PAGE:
Featured photo: A graphic created by the Triad Abolition Project demands justice for Yvette Boulware, pictured, who was arrested in the courthouse on Tuesday afternoon. (courtesy photo)
James Douglas contributed reporting to this story.
(UPDATED 5/19): Yvette Boulware was released from the Forsyth County Detention center around 10 p.m. on May 18 according to Triad Abolition Project.
Yvette Boulware, a 62-year-old community activist and court watcher, was tackled and subsequently arrested by six bailiffs at the Forsyth County Courthouse on Tuesday afternoon, activists in Winston-Salem say.
According to a public statement by Triad Abolition Project, Boulware was attending a hearing for two members of TAP on Tuesday afternoon when she was grabbed and tackled to the ground while attempting to leave the courtroom. Boulware, who frequently spends time as a court watcher for the organization, was appearing on behalf of Sarah Carney and Carew Henry, who were both arrested for civil disobedience in the summer of 2020 during occupied protests that sought justice for the killing of John Neville. Neville was killed by detention officers after being restrained face-down in the Forsyth County jail in December 2019. Both of Carney and Carew’s charges were dropped by Judge Lawrence Fine, according to Carney, for lack of evidence.
According to reporting by the Winston-Salem Journal, Boulware was arrested and charged for “assaulting a bailiff with an ink pen.”
A P2C bulletin on the Forsyth County Sheriff’s Office’s website notes that Boulware was charged with one felony assault on an officer and misdemeanor for resisting arrest.
However, witnesses, including Carney who was in the courtroom when the events took place, say that Boulware never assaulted the deputy.
“I heard [about the pen] from another reporter, and that was the first I heard of that,” Carney said. “I did not even see Yvette holding a pen.”
Instead, what Carney said she saw was Boulware getting grabbed by a Deputy TW Whitaker, who is also listed as the arresting officer for Boulware, after Boulware attempted to leave the courtroom.
According to Carney, Boulware tried to leave after the bailiff told her to stay in the courthouse to go see Judge Fine because she had an appointment soon after.
Earlier in the day, Boulware exchanged words with one of the bailiffs who asked her to remove sunglasses that she had on the top of her head. To that, Boulware told them that she would keep them on unless they could cite the statute she was violating.
“Then they dropped it,” Carney said about the sunglasses. “After the cases were dismissed due to lack of evidence and we were trying to all leave, one of the bailiffs asked Yvette to go see Judge Fine, and she said she couldn’t. As she was trying to walk away, the first bailiff grabbed her and threw her to the ground aggressively. Then five more jumped on her. When my fellow arrestee tried to record it, his phone was seized and we were asked to leave the building.”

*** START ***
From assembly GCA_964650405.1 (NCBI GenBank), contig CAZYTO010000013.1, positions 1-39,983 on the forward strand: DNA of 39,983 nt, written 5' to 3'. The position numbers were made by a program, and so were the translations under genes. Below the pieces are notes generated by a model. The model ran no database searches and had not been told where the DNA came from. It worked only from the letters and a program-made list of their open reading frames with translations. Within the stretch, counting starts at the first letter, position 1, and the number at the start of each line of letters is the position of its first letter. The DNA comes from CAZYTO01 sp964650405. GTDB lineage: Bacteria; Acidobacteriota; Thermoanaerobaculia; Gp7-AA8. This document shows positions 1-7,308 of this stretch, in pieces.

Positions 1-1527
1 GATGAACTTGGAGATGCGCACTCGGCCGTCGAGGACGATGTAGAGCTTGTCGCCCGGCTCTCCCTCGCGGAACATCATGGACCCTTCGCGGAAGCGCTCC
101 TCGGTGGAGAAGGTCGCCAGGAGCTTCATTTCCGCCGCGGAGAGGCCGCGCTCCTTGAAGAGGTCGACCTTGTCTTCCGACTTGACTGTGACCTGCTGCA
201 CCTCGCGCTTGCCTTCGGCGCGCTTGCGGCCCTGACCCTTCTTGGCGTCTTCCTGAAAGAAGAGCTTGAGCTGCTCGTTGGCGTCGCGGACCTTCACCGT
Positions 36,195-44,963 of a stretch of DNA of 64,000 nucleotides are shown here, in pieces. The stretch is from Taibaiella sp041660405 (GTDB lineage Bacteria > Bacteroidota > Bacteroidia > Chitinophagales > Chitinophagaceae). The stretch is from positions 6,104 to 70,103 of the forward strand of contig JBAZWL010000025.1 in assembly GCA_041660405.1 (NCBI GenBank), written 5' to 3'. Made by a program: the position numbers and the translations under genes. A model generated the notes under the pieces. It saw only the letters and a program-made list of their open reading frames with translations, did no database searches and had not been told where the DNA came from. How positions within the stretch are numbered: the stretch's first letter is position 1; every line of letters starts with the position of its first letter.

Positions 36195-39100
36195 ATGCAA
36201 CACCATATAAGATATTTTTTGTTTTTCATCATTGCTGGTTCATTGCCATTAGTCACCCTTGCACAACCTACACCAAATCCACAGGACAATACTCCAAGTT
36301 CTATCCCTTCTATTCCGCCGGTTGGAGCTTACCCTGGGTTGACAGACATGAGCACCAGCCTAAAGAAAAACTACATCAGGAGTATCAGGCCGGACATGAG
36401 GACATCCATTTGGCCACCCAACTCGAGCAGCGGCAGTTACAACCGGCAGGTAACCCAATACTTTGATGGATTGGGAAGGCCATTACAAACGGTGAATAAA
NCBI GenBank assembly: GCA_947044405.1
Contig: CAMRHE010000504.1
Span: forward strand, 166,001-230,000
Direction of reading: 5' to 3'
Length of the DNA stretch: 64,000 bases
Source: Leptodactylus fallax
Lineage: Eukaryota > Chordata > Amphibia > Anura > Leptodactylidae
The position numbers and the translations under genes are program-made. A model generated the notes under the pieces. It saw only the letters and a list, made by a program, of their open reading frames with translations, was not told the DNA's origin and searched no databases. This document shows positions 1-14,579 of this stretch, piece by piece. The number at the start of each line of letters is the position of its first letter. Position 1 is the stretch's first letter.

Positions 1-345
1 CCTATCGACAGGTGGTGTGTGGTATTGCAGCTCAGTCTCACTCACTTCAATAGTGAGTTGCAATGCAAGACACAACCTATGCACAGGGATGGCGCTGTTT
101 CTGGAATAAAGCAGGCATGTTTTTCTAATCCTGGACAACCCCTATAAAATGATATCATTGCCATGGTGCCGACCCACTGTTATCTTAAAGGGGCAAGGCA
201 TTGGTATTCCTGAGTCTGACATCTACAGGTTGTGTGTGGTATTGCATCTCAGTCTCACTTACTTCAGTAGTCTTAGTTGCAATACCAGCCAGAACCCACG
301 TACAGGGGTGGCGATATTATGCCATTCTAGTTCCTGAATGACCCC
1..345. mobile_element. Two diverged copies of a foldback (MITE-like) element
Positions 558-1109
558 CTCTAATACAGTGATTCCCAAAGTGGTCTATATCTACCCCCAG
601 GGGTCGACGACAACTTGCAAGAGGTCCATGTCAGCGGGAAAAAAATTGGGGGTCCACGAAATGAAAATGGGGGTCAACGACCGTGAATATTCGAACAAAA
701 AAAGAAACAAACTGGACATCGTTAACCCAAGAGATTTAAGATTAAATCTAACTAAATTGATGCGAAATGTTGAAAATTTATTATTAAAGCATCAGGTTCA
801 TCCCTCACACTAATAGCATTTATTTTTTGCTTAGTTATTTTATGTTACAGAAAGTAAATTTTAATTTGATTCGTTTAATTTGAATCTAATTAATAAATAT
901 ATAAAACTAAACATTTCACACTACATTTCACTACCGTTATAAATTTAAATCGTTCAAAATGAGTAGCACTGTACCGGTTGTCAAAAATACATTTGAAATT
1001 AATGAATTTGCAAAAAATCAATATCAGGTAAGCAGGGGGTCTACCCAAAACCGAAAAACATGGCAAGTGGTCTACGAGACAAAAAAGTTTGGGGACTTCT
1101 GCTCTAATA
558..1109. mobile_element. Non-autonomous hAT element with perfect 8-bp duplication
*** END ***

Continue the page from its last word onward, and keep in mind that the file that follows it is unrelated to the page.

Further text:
Christina Howell, the public information officer for the Forsyth County Sheriff’s Office told TCB that Boulware was in the process of being held in contempt of court when she became “physically disruptive and assaulted a deputy.” Deputies then responded and assisted in restraining Boulware, according to Howell. Howell also noted that the deputy sustained a minor head wound and is expected to make a full recovery but did not clarify if the deputy was Whitaker and if he was assaulted with an ink pen.
Boulware is being held on a $5,000 bond and will not be able to be bailed out until 6 p.m. on Wednesday, according to Triad Abolition Project.
On Tuesday night, more than 50 members of the community held an emergency rally outside the county detention center to protest Boulware’s arrest.
“To our knowledge and truth, Ms. Yvette was targeted by court bailiffs in an attempt to dissuade support and solidarity from court watchers specific to the #OCCUPYWSNC arrests, as well as to undermine the confident celebration of the two protesters whose #OCCUPYWSNC arrest cases were dismissed due to a lack of state’s evidence,” part of TAP’s statement reads.
Activist and organizer Brittany Battle told TCB that seeing Boulware, who stands less than five feet tall, shackled and arrested by six deputies is just another example of systemic racism within the justice system.
“After seeing Ms. Yvette at her first appearance with her legs shackled and her hands shackled to her waist at 62 years old and less than five feet tall, I am even more certain of the brutal violence of the police and the carceral state,” Battle said. “There is no way that sunglasses on the top of someone’s head warranted the brutal assault Ms. Yvette experienced yesterday.”
Boulware has long been involved in the fight for civil rights according to multiple news interviews and statements by TAP.
“Ms. Yvette, as she is lovingly referred to in the community, is a mother, a member of Triad Abolition Project, as well as a mentor and educator for countless community advocates across the South,” TAP’s statement reads. “At the age of 62, she has spent her lifetime upholding the radical activism and philosophy of nonviolence, the same nonviolence that led the US Civil Rights Movement and continues to guide movements towards care-centered change in our communities.”
Members of TAP said they would continue to protest Boulware’s arrest and demand her immediate release. Boulware was scheduled to appear in court on Wednesday morning at 9:15am for her first hearing. This story will be updated as needed.
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